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Shows & Panels
Monday - Friday, 6-9 a.m.
Host Tom Temin brings you the latest news affecting the federal community each weekday morning, featuring interviews with top government executives and contractors. Listen live from 6 to 9 a.m. or download archived interviews below.
Federal managers combat attacks on employees
Thursday - 3/17/2011, 9:40am EDT
By Suzanne Kubota
Senior Internet Editor
Are you fed up with pay freezes, continuing resolutions and people constantly questioning your value? So are members of the Federal Managers Association.
The entire government is in a holding pattern, said FMA president Patricia Niehaus, and with no budget halfway through the year, "it makes it very difficult to make any plans or any changes and improvements when you don't know when you're going to get your money."
The FMA is in Washington this week for the annual training and legislative conference. Yesterday members fanned out across Capitol Hill to take their concerns to lawmakers.
"Of course our primary agenda is to counter the attacks on the federal manager and federal employees," Neihaus told Federal News Radio, "and then also managerial training is at the top of our legislative agenda." FMA is working to make sure training gets funded. "We need to have that done immediately after someone is promoted to be a supervisor. You need to have immediate training so that you can avoid all the problems that ensue from an untrained supervisor."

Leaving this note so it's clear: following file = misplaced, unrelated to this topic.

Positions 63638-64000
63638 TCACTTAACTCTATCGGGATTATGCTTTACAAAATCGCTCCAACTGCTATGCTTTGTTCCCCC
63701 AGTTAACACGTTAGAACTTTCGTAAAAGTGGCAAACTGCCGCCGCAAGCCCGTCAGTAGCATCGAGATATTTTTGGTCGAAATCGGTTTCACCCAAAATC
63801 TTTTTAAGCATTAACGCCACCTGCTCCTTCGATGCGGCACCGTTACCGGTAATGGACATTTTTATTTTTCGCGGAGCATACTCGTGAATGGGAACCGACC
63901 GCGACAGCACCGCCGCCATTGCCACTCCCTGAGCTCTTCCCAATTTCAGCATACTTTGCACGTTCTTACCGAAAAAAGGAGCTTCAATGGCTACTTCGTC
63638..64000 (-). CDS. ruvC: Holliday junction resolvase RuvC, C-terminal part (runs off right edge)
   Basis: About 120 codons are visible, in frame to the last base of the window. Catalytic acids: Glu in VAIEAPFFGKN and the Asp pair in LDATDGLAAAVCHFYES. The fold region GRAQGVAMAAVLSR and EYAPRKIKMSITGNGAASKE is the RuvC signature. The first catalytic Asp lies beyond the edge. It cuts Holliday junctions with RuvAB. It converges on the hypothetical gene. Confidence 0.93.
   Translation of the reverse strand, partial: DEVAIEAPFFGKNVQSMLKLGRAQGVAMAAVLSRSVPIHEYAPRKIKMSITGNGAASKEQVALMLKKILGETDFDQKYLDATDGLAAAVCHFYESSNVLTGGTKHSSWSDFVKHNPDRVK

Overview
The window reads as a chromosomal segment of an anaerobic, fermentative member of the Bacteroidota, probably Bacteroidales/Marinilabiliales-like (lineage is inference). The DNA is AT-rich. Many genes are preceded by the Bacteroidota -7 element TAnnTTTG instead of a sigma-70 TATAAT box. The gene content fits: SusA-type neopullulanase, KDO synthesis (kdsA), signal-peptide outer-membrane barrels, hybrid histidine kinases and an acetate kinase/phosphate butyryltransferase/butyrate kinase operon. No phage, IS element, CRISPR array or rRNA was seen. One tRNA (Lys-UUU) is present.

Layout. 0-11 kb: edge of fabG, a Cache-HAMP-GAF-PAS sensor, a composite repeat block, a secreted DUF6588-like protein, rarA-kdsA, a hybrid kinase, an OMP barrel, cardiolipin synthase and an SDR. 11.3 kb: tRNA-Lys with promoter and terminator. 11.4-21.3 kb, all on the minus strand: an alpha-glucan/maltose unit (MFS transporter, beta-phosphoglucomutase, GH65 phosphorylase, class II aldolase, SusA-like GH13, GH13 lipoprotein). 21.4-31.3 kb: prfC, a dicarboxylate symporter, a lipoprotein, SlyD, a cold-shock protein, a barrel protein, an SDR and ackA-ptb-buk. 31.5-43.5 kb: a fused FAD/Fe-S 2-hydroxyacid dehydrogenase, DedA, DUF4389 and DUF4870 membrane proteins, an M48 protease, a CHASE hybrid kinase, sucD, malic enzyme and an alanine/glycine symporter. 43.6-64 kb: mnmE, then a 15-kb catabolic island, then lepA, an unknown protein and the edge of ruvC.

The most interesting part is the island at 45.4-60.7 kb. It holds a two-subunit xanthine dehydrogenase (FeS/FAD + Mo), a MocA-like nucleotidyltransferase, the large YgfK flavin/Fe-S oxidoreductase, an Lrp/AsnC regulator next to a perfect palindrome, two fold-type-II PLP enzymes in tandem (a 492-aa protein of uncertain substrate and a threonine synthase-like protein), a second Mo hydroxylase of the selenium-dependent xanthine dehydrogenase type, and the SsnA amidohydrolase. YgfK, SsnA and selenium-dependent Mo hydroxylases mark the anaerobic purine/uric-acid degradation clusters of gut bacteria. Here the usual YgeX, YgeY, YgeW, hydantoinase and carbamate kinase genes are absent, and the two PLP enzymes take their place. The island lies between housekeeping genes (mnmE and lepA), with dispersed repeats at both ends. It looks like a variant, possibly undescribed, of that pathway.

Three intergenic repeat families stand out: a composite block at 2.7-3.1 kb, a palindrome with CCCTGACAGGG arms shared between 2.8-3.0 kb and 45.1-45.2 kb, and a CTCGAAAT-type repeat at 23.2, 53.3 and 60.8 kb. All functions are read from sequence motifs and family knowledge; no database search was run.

After all, Niehaus pointed out, "you can mandate training all you want but if you don't fund it, people aren't going to get it."
But above the particulars, Niehaus said the FMA wants "to educate the new members of Congress as to what federal employees really are and what a federal manager does." Hopefully, meeting with members of Congress and putting a human face on the federal workforce will remind legislators that feds are people too.
It would seem, so far, that message hasn't gotten through, especially given continued cuts proposed around federal pay and benefits. "We've never seen legislation like this before," said Niehaus, "so it's absolutely the most challenging year that we've experienced yet, I believe."
Managers attending the conference will hopefully head back to their jobs, said Niehaus, feeling better about themselves and the value of their service. "We would like to encourage them, that we are working for them, there is hope at the end of the tunnel."
As for her own sort of shuttle diplomacy, back at her job as a labor relations officer at Travis Air Force Base just north of the San Francisco Bay Area, Niehaus is often in the position of educating federal managers about Washington. "The most (frequent) comment I hear is 'why can't they give us our money?' because a lot of employees on my installation just don't understand why we have continuing resolution after continuing resolution. It's not an efficient process."